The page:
The Better Half
Selected tech: Moveable Type, "Remember me" doesn't
(1) (2) (3)
Networking "non-network" printers
"MTUs", loss of connectivity
Late, but I suspect the entire week is going to be that way. This is the last week of school for the guys and things are just way too busy. We took some time off from the rush this evening and took in Finding Nemo; that pretty much broke up the pattern of 'full tilt' we've been in for the last week or so...
Unfortunately, the process revs up again in the morning and continues through the week. We're talking a charter student event for Daniel and his classmates tomorrow, dentist appointments, parties, baseball games...
Wow! We just came back from one of the more emotionally charged moments of my life. Yeah, Daniel's "Charter Student" assembly...
I was expecting the usual speeches and rememberances from both staff, and we had plenty of that. ...and the very unexpected typecasting of one of the kindergarten teachers as a sarcastic wit just brought the house down. ...but what I didn't expect was the impact of the video Daniel's teacher put together. He not only had the highlight pics culled from the last seven years, but tranposition shots of each kid in kindergarten and this year. ...and yes, some of my shots from the mountain trip.
...and yeah, I knew that was coming, but what I didn't expect was how the time I spent with these kids in Sonora would couple in. I mean, I'd seen most of these kids over the years, but always as kidlets on stage or pointed out by Daniel or Shelley in pictures. ...but over the three days in the mountains, I'd say I got to talk to or interact with well over half of the nearly one-hundred graduating this week (only a handful didn't make the trip). ...and that made the flashover from their picture at five to their picture at eleven very real to me. ...from an abstraction to someone unique.
I may not be explaining it all that well, but hey, I'm still not much of a 'people person'. ...but I may be a little bit more of a 'kid person' after last week's adventure...
Day one of the trip dawned hot; temperatures were supposed to be near the century mark, but we weren't too concerned since we were headed into the mountains. ...and since it was very nice when we stopped for a while at a river park on the way, we were still misled on the true state of the weather. ...but once we arrived at "Camp Granada", the true impact of the weather pattern made itself felt: it was flat hot! Later that evening, we were to learn it reached 105F on the valley floor; the best guess for where we were was in the upper nighties.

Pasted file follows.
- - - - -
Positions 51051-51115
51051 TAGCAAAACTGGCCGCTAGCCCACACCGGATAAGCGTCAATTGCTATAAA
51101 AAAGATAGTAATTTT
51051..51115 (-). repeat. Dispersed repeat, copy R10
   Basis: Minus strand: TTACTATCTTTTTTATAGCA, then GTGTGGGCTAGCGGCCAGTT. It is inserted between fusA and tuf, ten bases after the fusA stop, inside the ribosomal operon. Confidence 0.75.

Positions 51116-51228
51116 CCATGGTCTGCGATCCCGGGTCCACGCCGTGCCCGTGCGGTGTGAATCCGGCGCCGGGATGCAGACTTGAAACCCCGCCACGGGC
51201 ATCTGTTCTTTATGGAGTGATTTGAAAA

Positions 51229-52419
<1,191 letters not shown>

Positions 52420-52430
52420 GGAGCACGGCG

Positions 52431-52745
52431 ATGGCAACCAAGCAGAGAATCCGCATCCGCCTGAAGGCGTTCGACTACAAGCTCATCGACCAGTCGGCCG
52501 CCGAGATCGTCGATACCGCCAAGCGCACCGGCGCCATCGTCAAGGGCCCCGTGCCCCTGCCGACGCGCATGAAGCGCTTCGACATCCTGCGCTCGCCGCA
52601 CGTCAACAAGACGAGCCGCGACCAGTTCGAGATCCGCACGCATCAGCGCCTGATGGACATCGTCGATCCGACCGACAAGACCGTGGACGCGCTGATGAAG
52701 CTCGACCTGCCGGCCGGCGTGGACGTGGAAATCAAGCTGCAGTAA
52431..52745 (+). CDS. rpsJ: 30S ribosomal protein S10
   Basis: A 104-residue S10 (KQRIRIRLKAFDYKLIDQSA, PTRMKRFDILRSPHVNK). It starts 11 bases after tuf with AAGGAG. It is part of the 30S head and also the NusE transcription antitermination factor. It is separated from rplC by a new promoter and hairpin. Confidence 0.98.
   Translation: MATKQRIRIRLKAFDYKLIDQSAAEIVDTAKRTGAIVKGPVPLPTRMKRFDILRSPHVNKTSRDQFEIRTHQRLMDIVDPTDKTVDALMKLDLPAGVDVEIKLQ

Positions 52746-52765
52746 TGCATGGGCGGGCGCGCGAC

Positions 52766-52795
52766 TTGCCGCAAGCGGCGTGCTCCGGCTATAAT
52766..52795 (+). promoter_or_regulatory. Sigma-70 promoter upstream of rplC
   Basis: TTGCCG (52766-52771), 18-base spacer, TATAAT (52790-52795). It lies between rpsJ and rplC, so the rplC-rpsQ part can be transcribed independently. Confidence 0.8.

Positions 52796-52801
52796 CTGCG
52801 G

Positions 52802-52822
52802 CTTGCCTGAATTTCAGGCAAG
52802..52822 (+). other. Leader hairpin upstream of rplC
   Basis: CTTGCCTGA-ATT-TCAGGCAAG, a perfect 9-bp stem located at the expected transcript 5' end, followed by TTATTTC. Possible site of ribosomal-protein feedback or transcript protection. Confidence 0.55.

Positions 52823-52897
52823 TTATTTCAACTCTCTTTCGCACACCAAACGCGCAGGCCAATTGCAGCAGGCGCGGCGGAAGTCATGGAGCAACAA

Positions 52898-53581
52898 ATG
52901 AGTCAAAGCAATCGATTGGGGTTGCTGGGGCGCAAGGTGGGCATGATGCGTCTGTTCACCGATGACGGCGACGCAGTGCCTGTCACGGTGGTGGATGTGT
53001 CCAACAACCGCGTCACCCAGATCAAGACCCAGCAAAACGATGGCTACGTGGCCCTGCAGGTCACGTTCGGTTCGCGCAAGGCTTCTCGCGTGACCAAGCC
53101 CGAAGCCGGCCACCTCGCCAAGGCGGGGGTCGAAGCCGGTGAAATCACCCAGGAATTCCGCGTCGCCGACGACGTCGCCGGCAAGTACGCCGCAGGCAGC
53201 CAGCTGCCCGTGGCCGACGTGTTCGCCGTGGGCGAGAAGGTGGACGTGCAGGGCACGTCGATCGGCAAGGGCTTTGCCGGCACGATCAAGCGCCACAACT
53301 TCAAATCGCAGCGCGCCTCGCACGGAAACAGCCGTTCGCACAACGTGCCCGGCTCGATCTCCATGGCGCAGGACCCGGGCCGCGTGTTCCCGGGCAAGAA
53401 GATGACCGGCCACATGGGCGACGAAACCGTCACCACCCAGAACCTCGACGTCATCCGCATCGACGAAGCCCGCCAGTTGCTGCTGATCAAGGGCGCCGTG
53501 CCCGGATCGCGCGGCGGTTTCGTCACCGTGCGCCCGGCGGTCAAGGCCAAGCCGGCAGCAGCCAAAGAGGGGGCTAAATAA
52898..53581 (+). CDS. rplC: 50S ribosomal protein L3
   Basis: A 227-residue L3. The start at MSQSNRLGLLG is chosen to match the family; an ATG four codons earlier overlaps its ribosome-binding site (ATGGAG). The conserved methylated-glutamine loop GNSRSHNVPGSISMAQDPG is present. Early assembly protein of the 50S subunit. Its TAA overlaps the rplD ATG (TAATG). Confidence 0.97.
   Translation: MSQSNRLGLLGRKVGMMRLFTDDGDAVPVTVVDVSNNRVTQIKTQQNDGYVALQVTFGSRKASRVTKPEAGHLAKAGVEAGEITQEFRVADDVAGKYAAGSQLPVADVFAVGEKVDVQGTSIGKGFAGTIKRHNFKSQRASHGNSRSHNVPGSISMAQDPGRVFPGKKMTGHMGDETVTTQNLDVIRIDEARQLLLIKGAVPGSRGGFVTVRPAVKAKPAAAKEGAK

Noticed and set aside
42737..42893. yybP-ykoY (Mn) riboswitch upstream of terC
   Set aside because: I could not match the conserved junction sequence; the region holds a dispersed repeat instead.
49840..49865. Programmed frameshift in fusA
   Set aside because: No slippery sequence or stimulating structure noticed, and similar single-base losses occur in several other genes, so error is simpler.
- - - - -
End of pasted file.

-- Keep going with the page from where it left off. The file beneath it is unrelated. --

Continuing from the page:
...and we could have handled that if we'd been scheduled for classroom work, but the routine for day one involves a five mile hike in terrain. Yeah. Whew. The staff was excellent though, and didn't run it as a forced march; it was something of a mix of a nature hike and an outdoor classroom. The gal leading our group held her lectures in the shade after each trail segment; that meant we could rest and catch our breath. One thing I found out early on was that hiking uses different muscle groups than blading <g>; cardiovascularly I was okay, but I knew I'd be hurting in a day or so.
One rather nice segment of the hike included about a mile of path along side a canal; they spaced us out about fifty yards apart and had us walk quietly, listening to the sounds of the forest. Way cool (pic up over on the blog)...
...but the section after the next lecture was a real bear: we had about a quarter mile uphill at about a sixty percent grade. Yeah. ...in that heat I mentioned. Whew. Really, really bad... We had plenty of water though, and everyone made it. ...but wow. That almost made the trip back to camp seem down hill. ...and that was another curious thing: everywhere we went at this place was uphill!
Well, we made it through the hike and dinner. ...and then the kids went off for some classroom stuff while the adults had free time. "Free time" sounds really cool, but it really gets down to showering away the day's grime and sweat, then loading up with insect repellent before going outside...